Friday, April 30, 2010

Recording Engineers: Is The Client Always Right?

If the band or an artist has hired you, it is your job to make them happy. Unhappy customers do not come back. Sure as a producer you are going to come across things that the client will want that you may think is not a good thought. But what do you do?

The best thing for a producer to do is not to tell the client it is wrong but yet not just shut your mouth and turn a blind eye. A producer needs to learn how to steer the clients musical insight in a direction that can benefit both ideals. Having the lines of communication open between artist and producer not only will help steer songs in the right direction but when there is a comfortable feel and the least amount of tension as possible the music can flow freely. And trust me an artist and a producer with two different ideals and both men are stubborn, this will cause tension.

The only way the producer is right is if you are hired by someone else in the chain of command and they give you the right to make the proper changes that you know need to be done. But again, this can still cause tension and a bad studio vibe. In this case if you are given the authority to make these changes you still need to use the same idealism of what I discussed above. A good producer just wants to take the ideals of the artist and try to help them fine tune them.

When the client is taking advice and getting some help, he will still be a lot more of a happier client if he feels like he is still creating the music that he wants. This in turn will make them perform a lot better. When an artist is forced to make music and they do not feel it is part of their creation, then it is like being demoted from a supervisor position back to just being another regular employee, this would not make anyone happy.

As a producer you must remember one very important thing. Your name goes on the back of the CD case in small print. The artist or band's name goes on the front in big letters.

Saturday, April 24, 2010

Mix Your Music With No Set of Rules.

When I was attending school at the Recording Institute of Detroit, I was taught when mixing that you should start with the kick drum first then move to the bass and so on. After working on mixes and conversing with other veteran recording engineers I found out that although it might be the easiest way it is not the best way.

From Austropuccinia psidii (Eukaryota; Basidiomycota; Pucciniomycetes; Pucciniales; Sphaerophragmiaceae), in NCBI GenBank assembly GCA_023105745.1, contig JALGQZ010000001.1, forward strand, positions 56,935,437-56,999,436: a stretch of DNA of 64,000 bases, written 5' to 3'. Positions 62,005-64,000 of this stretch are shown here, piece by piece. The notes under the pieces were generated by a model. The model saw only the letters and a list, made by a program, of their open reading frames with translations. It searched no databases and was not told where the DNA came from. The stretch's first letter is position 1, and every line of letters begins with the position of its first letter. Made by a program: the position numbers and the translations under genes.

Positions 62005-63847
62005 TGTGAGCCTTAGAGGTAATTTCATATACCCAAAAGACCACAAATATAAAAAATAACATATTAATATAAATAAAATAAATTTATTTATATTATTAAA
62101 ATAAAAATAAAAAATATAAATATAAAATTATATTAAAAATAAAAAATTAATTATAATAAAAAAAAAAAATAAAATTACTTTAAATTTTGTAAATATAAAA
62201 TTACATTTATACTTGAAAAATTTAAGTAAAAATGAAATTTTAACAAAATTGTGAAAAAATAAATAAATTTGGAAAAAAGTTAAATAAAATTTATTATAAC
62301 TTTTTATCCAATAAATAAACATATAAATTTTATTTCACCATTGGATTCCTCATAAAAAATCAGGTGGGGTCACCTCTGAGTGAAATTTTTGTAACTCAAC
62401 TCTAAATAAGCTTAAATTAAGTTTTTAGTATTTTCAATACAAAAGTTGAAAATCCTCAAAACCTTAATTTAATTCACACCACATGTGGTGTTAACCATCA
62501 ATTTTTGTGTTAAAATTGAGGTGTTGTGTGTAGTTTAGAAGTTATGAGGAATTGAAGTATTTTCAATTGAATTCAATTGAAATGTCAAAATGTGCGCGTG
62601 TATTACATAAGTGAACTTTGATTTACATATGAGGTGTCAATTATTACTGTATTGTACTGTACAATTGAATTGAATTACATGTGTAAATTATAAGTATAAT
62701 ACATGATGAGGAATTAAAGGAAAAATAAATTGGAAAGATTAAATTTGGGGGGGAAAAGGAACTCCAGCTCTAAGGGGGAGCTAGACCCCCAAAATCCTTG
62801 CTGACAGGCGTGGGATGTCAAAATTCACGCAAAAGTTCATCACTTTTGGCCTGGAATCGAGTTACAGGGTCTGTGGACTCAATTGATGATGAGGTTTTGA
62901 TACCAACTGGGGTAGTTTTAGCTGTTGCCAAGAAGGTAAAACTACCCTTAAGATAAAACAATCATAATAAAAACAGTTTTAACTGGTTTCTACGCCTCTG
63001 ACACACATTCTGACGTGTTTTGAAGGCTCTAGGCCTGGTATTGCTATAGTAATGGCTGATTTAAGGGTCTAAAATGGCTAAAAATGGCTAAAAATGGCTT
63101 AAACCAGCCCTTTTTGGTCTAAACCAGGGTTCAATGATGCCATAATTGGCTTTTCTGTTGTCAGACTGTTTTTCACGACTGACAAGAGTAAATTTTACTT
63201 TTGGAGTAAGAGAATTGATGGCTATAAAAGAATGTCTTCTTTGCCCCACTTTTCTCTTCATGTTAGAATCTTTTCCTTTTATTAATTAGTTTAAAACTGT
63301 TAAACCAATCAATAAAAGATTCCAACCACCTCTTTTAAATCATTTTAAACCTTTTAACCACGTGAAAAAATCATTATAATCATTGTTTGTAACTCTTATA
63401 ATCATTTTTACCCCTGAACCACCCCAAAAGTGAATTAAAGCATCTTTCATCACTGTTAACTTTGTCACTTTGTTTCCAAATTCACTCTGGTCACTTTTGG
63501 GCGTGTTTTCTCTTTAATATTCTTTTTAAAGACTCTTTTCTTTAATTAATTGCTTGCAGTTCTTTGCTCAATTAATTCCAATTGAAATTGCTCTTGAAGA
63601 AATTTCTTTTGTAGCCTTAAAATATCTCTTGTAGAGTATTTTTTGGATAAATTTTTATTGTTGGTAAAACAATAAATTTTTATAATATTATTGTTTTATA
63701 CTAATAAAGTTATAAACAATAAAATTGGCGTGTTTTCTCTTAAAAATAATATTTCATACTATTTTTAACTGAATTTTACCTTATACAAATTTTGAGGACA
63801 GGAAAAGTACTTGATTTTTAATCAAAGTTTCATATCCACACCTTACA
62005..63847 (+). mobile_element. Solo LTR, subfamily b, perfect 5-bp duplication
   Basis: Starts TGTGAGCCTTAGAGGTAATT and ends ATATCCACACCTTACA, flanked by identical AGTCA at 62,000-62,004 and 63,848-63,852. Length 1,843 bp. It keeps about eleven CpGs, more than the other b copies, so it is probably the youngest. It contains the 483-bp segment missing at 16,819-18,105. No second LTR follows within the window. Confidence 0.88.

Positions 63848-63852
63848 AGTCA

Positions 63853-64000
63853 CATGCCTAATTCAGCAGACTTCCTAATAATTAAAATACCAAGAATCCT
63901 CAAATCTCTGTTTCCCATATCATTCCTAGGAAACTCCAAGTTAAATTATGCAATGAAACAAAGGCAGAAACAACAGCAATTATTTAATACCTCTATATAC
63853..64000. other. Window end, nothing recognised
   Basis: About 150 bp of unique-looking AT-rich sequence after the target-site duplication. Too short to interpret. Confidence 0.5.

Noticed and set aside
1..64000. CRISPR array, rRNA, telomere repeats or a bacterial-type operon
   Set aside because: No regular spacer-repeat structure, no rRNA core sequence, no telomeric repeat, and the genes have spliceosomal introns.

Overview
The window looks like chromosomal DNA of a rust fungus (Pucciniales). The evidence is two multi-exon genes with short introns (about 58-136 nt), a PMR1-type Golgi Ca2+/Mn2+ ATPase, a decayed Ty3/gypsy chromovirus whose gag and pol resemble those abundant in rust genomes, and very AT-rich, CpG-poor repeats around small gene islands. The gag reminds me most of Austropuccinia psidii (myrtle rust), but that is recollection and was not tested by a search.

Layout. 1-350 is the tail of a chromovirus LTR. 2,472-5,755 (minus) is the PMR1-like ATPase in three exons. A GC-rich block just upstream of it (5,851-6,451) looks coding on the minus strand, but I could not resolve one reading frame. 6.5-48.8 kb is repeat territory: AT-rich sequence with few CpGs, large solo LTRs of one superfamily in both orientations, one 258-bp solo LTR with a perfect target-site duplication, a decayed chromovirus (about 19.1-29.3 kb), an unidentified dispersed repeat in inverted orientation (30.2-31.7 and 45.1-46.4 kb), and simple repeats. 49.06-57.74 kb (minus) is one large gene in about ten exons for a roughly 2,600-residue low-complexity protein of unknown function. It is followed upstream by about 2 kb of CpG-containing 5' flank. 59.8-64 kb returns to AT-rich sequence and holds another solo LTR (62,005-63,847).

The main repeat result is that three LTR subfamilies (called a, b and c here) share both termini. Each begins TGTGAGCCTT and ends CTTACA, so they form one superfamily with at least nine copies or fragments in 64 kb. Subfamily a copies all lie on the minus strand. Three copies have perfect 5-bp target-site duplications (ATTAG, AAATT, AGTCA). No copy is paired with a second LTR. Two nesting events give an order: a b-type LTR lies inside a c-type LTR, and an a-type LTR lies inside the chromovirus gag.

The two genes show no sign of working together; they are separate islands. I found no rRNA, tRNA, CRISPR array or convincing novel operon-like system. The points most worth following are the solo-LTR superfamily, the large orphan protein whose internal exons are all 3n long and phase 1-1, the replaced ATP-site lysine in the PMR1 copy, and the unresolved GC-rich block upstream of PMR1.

TIP: Never assume the way you were taught or the way you taught yourself to mix is always the best way. Each project should be mixed according to it's individual needs. 

What a recording engineer should do is think about what the vocal point of the song is and start with that. If the vocal point of the song is the vocals then you should start with that. If the song is more geared around the lead guitar then you should start with that.

Now a lot of people may say that if that is the case then you would probably start with the vocals all the time, but this is not necessarily always the truth. A perfect example of this would be rap or hip hop music in the last five or ten years. The cleverness of the lyrics from song to song have really diminished. In fact, in some cases fresh new lyrics have almost disappeared all together. If the lyrics in a song are just not that explosive, there not going to be the main thing that is going to make the song sell. There could be cases where the courses or the hook of the song along with the baseline is what sells, and the verses, well, just aren't that much to talk about. Mix the explosive hook and baseline line out front, it's what you want the people to hear, then when the verses come along focus on maybe making the groove something that is more of the focus point. It's can be difficult but it's possible.

If you know the artist well enough, you might be able to make some suggestion like shortening up the verses or changing them. But, in any event the ideal hear is to make it sound good all the way through the song, especially if your name will go on it as the engineer. 

Other cases like mixing progressive rock/metal or techno, you might find yourself in the same situation. You might have to listen to the whole song and throughout the song you may need to mix differently depending on what you want the audience to be focused on the most.